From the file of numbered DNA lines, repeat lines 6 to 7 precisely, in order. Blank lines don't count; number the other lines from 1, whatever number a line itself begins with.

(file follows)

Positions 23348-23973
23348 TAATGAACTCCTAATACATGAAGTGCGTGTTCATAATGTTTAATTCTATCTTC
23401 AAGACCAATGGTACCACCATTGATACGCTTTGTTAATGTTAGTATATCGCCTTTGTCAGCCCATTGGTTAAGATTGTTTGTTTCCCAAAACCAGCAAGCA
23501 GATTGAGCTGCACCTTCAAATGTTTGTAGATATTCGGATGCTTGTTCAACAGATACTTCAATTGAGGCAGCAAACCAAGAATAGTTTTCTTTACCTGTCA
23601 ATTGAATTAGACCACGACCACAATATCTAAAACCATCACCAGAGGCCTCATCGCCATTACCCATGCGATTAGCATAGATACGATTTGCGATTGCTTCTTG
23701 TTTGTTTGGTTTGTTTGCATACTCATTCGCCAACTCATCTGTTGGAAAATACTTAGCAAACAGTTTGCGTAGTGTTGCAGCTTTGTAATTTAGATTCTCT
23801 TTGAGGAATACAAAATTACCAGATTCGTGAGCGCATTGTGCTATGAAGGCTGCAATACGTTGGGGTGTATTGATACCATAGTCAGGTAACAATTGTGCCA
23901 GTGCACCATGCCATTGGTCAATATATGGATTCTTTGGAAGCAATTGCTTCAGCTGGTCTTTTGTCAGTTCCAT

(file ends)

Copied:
23701 TTTGTTTGGTTTGTTTGCATACTCATTCGCCAACTCATCTGTTGGAAAATACTTAGCAAACAGTTTGCGTAGTGTTGCAGCTTTGTAATTTAGATTCTCT
23801 TTGAGGAATACAAAATTACCAGATTCGTGAGCGCATTGTGCTATGAAGGCTGCAATACGTTGGGGTGTATTGATACCATAGTCAGGTAACAATTGTGCCA